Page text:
Revised by: Faculty Board of Science and Technology, 2020-08-20
The course is divided into two modules:
Module 1. Theory 4.5 hp
Module 2. Proficiency training 3.0 hp
The course covers predicate logic, first order logic, temporal logic, and model theory. Central concepts are syntax, semantics, proof systems, soundness, completeness, satisfiability, unification and resolution.
Knowledge of formal logical systems is necessary to understand the basic principles of many areas of Computer Science, e.g., databases, scientific computing, and machine learning. Module 1 creates this familiarity by teaching logical concepts and methods from a computer-science perspective. Particular emphasis is placed on (i) the difference between logically true statements and and formal proofs, i.e., the definition of logical truth on the one hand, and the development of formal systems for deriving the truth value of a statement on the other; (ii) algorithmic aspects of proof system, focusing on resolution; and (iii) logical models for logical systems and their usefulness for verification.
Module 2 provides logical proficiency training through mandatory assignments. The module illustrates theory taught in model 1, e.g., through assignments in logical programming, and gives the student the opportunity to apply definitions, notations, and formal systems in a practical setting.
Expected learning outcomes
After having completed the course, the student is expected to be able to: Knowledge and understanding
Explain the difference and interaction between syntax and semantics (FSR 1)
Explain basic concepts, definitions and notations in predicate, first order, and temporal logic (FSR 2)
Exhibit a rudimentary understanding of proof systems in predicate logic (FSR 3)
Describe the properties of soundness and completeness in the context of proof systems (FSR 4)
Define and use Horn clauses (FSR 5)
Have a good understanding of resolution, including the translation of formula to conjunctive normal form, the application of the deduction rule Resolution, apply substitutions and unification, compute the most general unifier, and conduct resolution proofs. (FSR 6)
Discuss satisfiability, soundness, and completeness in predicate and first-order logic (FSR 7)
Define what is meant by a model for the various logical systems presented in the course (FSR 8)
Skills and abilities
Analyse and compare the descriptive power of the logical systems presented in the course (FSR 9)
Show a basic understanding for how models can be used in formal verification (FSR 10)
Use basic concepts, definitions and notations in predicate, first order, and temporal logic (FSR 11)
Use deduction rules and axiom schemas (FSR 12)
To be admitted you must have at least 7.5 credits in discrete mathematics (e.g Introduction to Discrete Mathematics, 5MA143) and at least 7.5 credits in programming methodology (e.g 5DV157, 5DV158, 5DV176 eller 5DV177) or equivalent.
Form of instruction
The course consists of lectures, quizzes, programming assignments, and exercises in small groups. In addition to scheduled activities the course also requires individual work with the material.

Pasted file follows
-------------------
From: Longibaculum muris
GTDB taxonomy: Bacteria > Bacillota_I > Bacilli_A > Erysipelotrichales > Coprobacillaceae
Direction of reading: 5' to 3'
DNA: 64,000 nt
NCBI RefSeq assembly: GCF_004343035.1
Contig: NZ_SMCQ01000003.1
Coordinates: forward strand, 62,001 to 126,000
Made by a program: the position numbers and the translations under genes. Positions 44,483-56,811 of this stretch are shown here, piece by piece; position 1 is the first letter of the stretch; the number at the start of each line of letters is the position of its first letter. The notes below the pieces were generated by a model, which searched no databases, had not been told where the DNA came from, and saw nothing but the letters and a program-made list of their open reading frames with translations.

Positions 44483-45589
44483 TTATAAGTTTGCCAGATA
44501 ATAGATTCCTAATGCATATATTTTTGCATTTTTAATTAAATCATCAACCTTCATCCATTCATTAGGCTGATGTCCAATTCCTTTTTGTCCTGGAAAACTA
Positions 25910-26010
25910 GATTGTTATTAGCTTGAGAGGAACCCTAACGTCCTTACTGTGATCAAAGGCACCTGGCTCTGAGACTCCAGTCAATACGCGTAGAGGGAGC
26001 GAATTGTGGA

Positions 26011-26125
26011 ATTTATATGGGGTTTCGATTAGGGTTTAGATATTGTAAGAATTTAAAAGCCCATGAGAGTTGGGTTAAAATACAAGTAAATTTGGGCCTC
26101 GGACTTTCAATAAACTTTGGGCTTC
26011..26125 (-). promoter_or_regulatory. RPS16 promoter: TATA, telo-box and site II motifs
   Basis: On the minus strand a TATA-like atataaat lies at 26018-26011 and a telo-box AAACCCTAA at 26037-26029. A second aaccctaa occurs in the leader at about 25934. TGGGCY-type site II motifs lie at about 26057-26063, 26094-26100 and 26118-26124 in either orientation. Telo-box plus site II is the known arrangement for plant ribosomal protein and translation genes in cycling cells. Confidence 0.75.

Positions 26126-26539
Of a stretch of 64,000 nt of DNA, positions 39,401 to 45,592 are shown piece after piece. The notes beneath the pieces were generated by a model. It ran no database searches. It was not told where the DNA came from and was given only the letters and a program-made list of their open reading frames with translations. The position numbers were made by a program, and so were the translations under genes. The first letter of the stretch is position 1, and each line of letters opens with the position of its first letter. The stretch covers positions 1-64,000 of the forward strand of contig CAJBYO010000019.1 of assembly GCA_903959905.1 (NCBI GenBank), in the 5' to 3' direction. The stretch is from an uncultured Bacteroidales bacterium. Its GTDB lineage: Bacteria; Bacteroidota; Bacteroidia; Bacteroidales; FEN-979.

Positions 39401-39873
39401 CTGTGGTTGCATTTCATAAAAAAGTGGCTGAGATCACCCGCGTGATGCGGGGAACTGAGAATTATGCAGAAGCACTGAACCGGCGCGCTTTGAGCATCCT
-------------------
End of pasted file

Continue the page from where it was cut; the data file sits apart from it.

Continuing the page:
Examination of the theoretical module (FSR 1-12) is done through a written examination. The grade on this module is one of the grades Fail (U), Pass (3) or Pass with Merit (4), or Pass with Distinction (5).
The examination of the practical module (FSR 1-12) is done through completing a series of assignments individually according to instructions provided during the course. The number of assignments vary accoring to their level of difficulty but is never more than 5. The grade on the practical module is one of the grades Fail (U) or Pass (G).
On the whole course, one of the grades Fail (U), Pass (3) or Pass with Merit (4), or Pass with Distinction (5) is given. At least the grade Pass must be achieved on each part in order to get a grade for the whole course. The grade given on the course is the same as the one set on module 1.
For all students who do not pass the regular examination there is another opportunity to do the examination.
A student who has passed an examination may not be re-examined. A student who has taken two tests for a course or segment of a course, without passing, has the right to have another examiner appointed, unless there exist special reasons (Higher Education Ordinance Chapter 6, section 22). Requests for new examiners are made to the head of the Department of Computing Science.
Examination based on this syllabus is guaranteed for two years after the first registration on the course. This applies even if the course is closed down and this syllabus ceased to be valid.
Deviations from the examination forms mentioned in this syllabus can be made for a student who has a decision on pedagogical support due to disability. Individual adaptation of the examination forms should be considered based on the student's needs. The examination form is adapted within the framework of the expected learning outcomes of the course syllabus. At the request of the student, the course responsible teacher, in consultation with the examiner, must promptly decide on the adapted examination form. The decision must then be communicated to the student.
Transfer of credits
Students have the right to be tried on prior education or equivalent knowledge and skills acquired in the profession can be credited for the same education at Umeå University. Application for credit is submitted to the Student Services / Degree. For more information on credit transfer available at Umeå University's student web, www.student.umu.se, and the Higher Education Ordinance (Chapter 6). A refusal of crediting can be appealed (Higher Education chapter 12) to the University Appeals Board. This applies to the whole as part of the application for credit transfer is rejected.